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WINGS Birding Tours – Information

Bhutan

Tour Information

Note: The information presented below has been extracted from our formal General Information for this tour. It covers topics we feel potential registrants may wish to consider before booking space. The complete General Information for this tour will be sent to all tour registrants and of course supplemental information, if needed, is available from the WINGS office.

ENTERING INDIA:  All U.S. citizens need a passport, valid at the date of entry and with at least one blank page for a visa, and valid multiple entry Indian visa. U.S. citizens seeking to enter India solely for tourist purposes, and who plan to stay no longer than 30 days, may apply for an electronic travel authorization at least four days prior to their arrival in lieu of applying for a tourist visa at an Indian embassy or consulate.  Please visit the https://www.indianembassy.org/pages.php?id=120 for additional information regarding the eligibilities and requirements for this type of visa.  Without the electronic travel authorization, which must be obtained at least four days prior to arrival, visas are not available upon arrival for U.S. citizens. 

Visitors expecting to stay in India for more than 30 days need to route their visa request through Cox and King, a company which has been contracted to provide Indian visas.  Their website is: http://www.in.ckgs.us/

U.S. citizens of Pakistani origin or descent are subject to administrative processing and should expect additional delays when applying for Indian visas. 

For the most current information on entry and exit requirements, please contact the Embassy of India at 2536 Massachusetts Avenue NW, Washington, DC 20008, telephone (202) 939-9806 - https://www.indianembassy.org/index.php - or the Indian Consulates in ChicagoNew YorkSan Francisco, Atlanta, or Houston. Outside the United States, inquiries should be made at the nearest Indian embassy or consulate.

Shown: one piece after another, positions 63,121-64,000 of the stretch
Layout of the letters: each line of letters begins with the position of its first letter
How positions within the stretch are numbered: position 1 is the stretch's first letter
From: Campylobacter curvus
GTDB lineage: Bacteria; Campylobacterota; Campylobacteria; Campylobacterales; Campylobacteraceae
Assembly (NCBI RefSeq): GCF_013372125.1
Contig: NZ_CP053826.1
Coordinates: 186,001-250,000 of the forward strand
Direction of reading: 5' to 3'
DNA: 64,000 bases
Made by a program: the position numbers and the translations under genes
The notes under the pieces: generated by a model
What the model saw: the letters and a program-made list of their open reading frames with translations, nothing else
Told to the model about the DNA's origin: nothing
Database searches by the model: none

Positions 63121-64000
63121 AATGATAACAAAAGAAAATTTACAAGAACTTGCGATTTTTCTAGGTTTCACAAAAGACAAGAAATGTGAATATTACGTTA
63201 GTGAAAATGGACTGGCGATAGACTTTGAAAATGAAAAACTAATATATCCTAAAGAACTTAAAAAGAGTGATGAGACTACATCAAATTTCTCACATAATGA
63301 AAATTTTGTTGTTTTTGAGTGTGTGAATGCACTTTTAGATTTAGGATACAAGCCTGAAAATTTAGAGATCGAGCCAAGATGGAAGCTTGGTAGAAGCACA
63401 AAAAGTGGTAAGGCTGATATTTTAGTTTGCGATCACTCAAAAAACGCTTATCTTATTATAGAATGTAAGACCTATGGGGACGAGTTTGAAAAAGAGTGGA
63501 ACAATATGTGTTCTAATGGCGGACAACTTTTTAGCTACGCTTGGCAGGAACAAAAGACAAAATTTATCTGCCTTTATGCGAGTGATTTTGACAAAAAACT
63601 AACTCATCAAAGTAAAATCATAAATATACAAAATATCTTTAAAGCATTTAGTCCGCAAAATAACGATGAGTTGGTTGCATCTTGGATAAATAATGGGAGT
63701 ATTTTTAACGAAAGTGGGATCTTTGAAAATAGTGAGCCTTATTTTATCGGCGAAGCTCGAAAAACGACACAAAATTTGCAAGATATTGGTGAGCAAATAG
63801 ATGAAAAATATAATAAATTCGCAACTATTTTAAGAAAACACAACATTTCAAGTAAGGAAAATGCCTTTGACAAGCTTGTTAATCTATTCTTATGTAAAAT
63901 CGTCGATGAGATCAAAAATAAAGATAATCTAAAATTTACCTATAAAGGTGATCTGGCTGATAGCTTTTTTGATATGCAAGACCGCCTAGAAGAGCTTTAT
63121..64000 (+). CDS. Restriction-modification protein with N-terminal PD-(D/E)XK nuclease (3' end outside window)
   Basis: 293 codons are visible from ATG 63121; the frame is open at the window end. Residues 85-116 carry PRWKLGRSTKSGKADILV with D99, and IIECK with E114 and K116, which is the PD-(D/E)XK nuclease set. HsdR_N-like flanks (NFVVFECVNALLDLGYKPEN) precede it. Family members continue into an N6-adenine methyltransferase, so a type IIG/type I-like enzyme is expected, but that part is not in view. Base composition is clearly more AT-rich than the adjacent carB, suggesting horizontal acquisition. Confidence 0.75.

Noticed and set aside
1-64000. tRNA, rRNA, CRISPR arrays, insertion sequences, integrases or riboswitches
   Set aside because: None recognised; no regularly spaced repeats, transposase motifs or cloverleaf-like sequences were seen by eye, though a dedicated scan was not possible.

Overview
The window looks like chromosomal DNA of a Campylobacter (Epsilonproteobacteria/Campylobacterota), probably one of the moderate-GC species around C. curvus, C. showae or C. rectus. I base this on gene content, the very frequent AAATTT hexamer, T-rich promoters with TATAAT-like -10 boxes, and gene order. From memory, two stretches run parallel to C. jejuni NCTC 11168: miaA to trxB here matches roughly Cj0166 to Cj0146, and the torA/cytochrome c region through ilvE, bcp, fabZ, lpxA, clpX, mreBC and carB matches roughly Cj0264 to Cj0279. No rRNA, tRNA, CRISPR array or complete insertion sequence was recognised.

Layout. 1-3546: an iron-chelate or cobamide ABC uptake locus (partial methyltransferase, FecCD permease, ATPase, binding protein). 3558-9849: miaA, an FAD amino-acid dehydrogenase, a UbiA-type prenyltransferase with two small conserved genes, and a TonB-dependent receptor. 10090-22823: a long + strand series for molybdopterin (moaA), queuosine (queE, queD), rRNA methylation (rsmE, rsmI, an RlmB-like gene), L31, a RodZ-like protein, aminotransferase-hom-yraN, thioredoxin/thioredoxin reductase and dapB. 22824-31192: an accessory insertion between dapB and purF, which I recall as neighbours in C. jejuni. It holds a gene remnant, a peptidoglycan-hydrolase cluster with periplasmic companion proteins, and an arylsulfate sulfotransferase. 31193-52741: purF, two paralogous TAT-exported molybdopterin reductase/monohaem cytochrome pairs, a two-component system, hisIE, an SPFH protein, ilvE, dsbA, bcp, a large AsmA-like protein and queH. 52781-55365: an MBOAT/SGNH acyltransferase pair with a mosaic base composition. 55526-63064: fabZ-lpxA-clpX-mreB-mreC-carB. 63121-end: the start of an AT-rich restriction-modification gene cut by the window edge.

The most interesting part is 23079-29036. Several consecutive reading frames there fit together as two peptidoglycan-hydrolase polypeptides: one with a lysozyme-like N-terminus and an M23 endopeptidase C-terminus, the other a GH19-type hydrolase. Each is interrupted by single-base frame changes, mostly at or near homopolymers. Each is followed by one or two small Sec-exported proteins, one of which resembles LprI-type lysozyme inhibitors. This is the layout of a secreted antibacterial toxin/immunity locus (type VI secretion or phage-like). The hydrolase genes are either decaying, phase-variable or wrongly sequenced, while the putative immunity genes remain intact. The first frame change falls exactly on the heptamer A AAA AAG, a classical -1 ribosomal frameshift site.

Evidence of a Yellow Fever vaccination must be shown only if you are arriving within six days after leaving or transiting endemic areas.  

ENTERING BHUTAN: The Kingdom of Bhutan requires a passport valid for a minimum of six months beyond the intended date of departure from Bhutan and a tourist visa to enter Bhutan. Our Bhutanese agent will apply for a visa on your behalf and it will be issued on our arrival at Paro international airport. The cost of the Bhutan visa is included in the tour price. The Government of Bhutan has introduced a Biometric System at Paro airport which means that each client entering Bhutan will be photographed and have their fingerprints taken at the entry check post.

BHUTAN AND INDIA COUNTRY INFORMATION: You can review the U.S. Department of State Country Specific Travel Information for India at http://travel.state.gov/content/passports/english/country/india.html and for Bhutan at http://travel.state.gov/content/passports/english/country/bhutan.html. The CIA World Factbook background notes for India and Bhutan are at https://www.cia.gov/library/publications/the-world-factbook/geos/in.html and at https://www.cia.gov/library/publications/the-world-factbook/geos/bt.html, respectively.